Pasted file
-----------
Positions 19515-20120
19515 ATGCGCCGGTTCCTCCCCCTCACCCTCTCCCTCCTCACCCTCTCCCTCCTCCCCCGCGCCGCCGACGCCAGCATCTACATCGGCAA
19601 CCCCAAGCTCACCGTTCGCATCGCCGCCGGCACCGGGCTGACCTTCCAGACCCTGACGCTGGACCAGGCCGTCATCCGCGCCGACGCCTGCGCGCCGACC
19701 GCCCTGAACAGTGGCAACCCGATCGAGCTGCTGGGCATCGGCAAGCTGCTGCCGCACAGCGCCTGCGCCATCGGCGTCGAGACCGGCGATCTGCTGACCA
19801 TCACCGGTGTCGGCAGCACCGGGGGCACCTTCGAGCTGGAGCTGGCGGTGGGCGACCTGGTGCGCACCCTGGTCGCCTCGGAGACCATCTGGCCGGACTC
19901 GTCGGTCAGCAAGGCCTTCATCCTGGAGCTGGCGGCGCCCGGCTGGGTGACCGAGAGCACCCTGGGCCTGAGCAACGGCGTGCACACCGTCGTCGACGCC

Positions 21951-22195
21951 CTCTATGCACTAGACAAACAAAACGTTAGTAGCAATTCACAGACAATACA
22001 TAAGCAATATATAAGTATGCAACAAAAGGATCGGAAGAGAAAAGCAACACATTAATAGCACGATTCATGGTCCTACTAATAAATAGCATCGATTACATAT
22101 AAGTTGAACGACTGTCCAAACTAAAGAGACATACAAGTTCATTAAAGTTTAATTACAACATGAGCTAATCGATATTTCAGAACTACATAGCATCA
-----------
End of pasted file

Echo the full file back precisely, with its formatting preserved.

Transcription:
Positions 19515-20120
19515 ATGCGCCGGTTCCTCCCCCTCACCCTCTCCCTCCTCACCCTCTCCCTCCTCCCCCGCGCCGCCGACGCCAGCATCTACATCGGCAA
19601 CCCCAAGCTCACCGTTCGCATCGCCGCCGGCACCGGGCTGACCTTCCAGACCCTGACGCTGGACCAGGCCGTCATCCGCGCCGACGCCTGCGCGCCGACC
19701 GCCCTGAACAGTGGCAACCCGATCGAGCTGCTGGGCATCGGCAAGCTGCTGCCGCACAGCGCCTGCGCCATCGGCGTCGAGACCGGCGATCTGCTGACCA
19801 TCACCGGTGTCGGCAGCACCGGGGGCACCTTCGAGCTGGAGCTGGCGGTGGGCGACCTGGTGCGCACCCTGGTCGCCTCGGAGACCATCTGGCCGGACTC
19901 GTCGGTCAGCAAGGCCTTCATCCTGGAGCTGGCGGCGCCCGGCTGGGTGACCGAGAGCACCCTGGGCCTGAGCAACGGCGTGCACACCGTCGTCGACGCC

Positions 21951-22195
21951 CTCTATGCACTAGACAAACAAAACGTTAGTAGCAATTCACAGACAATACA
22001 TAAGCAATATATAAGTATGCAACAAAAGGATCGGAAGAGAAAAGCAACACATTAATAGCACGATTCATGGTCCTACTAATAAATAGCATCGATTACATAT
22101 AAGTTGAACGACTGTCCAAACTAAAGAGACATACAAGTTCATTAAAGTTTAATTACAACATGAGCTAATCGATATTTCAGAACTACATAGCATCA